Jeans, J. H.: 1905, ‘A Comparison between Two Theories of Radiation’, Nature 72, 293–4.CrossRefGoogle Scholar
  16. [16]
    Klein, M. J. (ed.): 1959, Paul Ehrenfest: Collected Scientific Papers, North Holland Publ. Co., Amsterdam.Google Scholar
  17. [17]
    Klein, M. J.: 1962, ‘Max Planck and the Beginnings of the Quantum Theory’, Archive for History of Exact Sciences 1, 459–479.CrossRefGoogle Scholar
  18. [18]
    Klein, M. J.: 1964, ‘The Origins of Ehrenfest’s Adiabatic Principle’, in H. Guerlac (ed.), Proceedings of the Tenth International Congress on the History of Science, Hermann, Paris, pp. 801–804.Google Scholar
  19. [19]
    Klein, M. J.: 1967, ‘Thermodynamics in Einstein’s Thought’, Science 157, 509–516.CrossRefGoogle Scholar
  20. [20]
    Klein, M. J.: 1970, ‘Maxwell, His Demon, and the Second Law of Thermodynamics’, American Scientist 58, 84–97.Google Scholar
  21. [21]
    Klein, M. J.: 1970, Paul Ehrenfest, Vol. I: The Making of a Theoretical Physicist, North-Holland Publ. Co., Amsterdam.Google Scholar
  22. [22]
    Nickles, T.: 1973, ‘Two Concepts of Intertheoretic Reduction’, Journal of Philosophy 70, 181–201.CrossRefGoogle Scholar
  23. [23]
    Nickles, T.: 1974, ‘Heuristics and Justification in Scientific Research: Comments on Shapere’, in F. Suppe (ed.), The Structure of Scientific Theories, Univ. of Illinois Press, Urbana, pp. 571–589.Google Scholar
  24. [24]
    Planck, M.: 1906, Vorlesungen über die Theorie der Wärmestrahlung, Johann Barth Verlag, Leipzig. The second edition, 1913, appeared in English translation.Google Scholar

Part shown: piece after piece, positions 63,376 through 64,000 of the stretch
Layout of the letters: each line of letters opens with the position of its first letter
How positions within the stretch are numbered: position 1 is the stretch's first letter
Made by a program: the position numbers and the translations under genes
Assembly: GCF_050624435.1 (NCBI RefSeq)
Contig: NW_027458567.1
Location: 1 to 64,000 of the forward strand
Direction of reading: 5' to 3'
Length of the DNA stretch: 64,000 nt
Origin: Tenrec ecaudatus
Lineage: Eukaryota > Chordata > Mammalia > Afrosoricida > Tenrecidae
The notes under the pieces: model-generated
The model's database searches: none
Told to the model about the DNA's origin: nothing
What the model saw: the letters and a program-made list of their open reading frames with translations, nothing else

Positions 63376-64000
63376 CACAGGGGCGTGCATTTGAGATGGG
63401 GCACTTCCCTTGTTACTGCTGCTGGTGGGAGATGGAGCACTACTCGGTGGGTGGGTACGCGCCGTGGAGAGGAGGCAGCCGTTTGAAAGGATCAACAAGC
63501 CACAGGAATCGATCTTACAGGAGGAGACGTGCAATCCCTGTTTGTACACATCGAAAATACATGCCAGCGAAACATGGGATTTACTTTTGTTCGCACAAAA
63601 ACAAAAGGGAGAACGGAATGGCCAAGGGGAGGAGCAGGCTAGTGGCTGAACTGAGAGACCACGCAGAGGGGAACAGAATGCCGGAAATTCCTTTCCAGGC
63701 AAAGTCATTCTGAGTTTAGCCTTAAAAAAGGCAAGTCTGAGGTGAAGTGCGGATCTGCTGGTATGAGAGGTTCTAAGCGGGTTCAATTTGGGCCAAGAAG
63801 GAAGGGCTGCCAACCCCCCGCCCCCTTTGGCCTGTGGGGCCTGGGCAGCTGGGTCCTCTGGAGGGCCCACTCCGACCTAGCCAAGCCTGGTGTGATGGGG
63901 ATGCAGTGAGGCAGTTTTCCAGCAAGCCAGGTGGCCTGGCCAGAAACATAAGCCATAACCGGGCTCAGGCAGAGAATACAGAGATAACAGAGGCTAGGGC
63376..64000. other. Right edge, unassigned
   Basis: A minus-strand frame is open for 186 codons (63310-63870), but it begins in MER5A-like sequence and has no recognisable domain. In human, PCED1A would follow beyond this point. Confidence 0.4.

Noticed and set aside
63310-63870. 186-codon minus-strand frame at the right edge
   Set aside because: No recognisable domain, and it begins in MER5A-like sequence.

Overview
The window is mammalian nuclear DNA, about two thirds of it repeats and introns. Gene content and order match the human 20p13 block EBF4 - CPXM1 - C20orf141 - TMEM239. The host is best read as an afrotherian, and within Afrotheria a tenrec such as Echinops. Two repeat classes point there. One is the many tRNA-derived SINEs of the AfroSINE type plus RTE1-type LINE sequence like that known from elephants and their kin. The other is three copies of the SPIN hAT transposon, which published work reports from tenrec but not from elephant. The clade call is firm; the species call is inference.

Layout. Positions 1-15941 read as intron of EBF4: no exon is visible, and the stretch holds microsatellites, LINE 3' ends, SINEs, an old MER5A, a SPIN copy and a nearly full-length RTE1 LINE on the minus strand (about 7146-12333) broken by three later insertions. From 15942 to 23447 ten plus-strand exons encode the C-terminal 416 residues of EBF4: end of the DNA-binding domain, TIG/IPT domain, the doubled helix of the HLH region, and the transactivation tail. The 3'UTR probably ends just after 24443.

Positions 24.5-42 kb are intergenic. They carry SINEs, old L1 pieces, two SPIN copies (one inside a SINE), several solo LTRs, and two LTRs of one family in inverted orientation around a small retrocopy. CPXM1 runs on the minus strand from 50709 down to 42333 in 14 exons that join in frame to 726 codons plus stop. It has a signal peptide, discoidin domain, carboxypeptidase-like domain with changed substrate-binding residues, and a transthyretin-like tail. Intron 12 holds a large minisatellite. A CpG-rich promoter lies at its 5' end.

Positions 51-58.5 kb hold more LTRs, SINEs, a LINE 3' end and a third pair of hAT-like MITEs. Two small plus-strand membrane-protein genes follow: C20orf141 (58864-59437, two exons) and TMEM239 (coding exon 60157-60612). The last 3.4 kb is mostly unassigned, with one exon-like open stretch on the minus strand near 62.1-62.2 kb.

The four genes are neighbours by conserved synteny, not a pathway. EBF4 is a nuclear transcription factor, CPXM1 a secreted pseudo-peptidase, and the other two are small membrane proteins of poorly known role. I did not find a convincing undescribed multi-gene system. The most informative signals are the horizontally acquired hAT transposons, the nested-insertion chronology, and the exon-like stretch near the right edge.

25. [25]
    Planck, M.: 1912, ‘Rapport sur la Loi du Rayonnement Noir et L’Hypothèse des Quantités Élémentaires D’Action’, in P. Langevin and M. De Broglie (eds.), La Théorie du Rayonnement et les Quanta, Gauthier-Villars, Paris. (Proceedings of the First Solvay Congress, 1911.)Google Scholar
  26. [26]
    Post, H. R.: 1971, ‘Correspondence, Invariance, and Heuristics’, Studies in the History and Philosophy of Science 2, 213–255.CrossRefGoogle Scholar
  27. [27]
    Putnam, H.: 1965, ‘How Not to Talk about Meaning’, in R. S. Cohen and M. War-tofsky (eds.), Boston Studies in the Philosophy of Science, Vol. II, D. Reidel, Dordrecht, pp. 205–222.Google Scholar
  28. [28]
    Rayleigh (Lord): 1902, ‘On the Pressure of Vibrations’, Philosophical Magazine 3, 338–346.Google Scholar
  29. [29]
    Richtmyer, F. K., Kennard, E. H., and Lauritsen, T.: 1955, Introduction to Modern Physics, 5th ed., McGraw-Hill, New York.Google Scholar
  30. [30]
    Rosenfeld, L.: 1936, ‘La Première Phase de L’Évolution de la Théorie des Quanta’, Osiris 2, 149–196.CrossRefGoogle Scholar
  31. [31]
    Shapere, D.: 1964, ‘The Structure of Scientific Revolutions’, Philosophical Review 73, 383–394.CrossRefGoogle Scholar
  32. [32]
    Shapere, D.: 1966, ‘Meaning and Scientific Change’, in R. G. Colodny (ed.), Mind and Cosmos, Univ. of Pittsburgh Press, Pittsburgh, pp. 41–85.Google Scholar
  33. [33]
    Shapere, D.: 1971, ‘The Paradigm Concept’, Science 172, 706–709.Google Scholar
  34. [34]
    Tisza, L.: 1963, ‘The Conceptual Structure of Physics’, Reviews of Modern Physics 35, 151–185.CrossRefGoogle Scholar
  35. [35]
    Tomonaga, S.: 1962, Quantum Mechanics, Vol. I, North-Holland Publ. Co., Amsterdam.Google Scholar
  36. [36]
    van der Waerden, B. L. (ed.): 1968, Sources of Quantum Mechanics, Dover Publications, New York.Google Scholar
  37. [37]
    Whittaker, E. T.: 1960, A History of Theories of Aether and Electricity, Vol. II, Harper & Brothers, New York.Google Scholar
  38. [38]
    Yourgrau, W. and Mandelstam, S.: 1968, Variational Principles in Dynamics and Quantum Theory, W. B. Saunders, Philadelphia.Google Scholar

Copyright information

© D. Reidel Publishing Company, Dordrecht, Holland 1976

Authors and Affiliations

  • Thomas Nickles
    • 1
  1. 1.University of Illinois at Champaign-UrbanaUSA

Personalised recommendations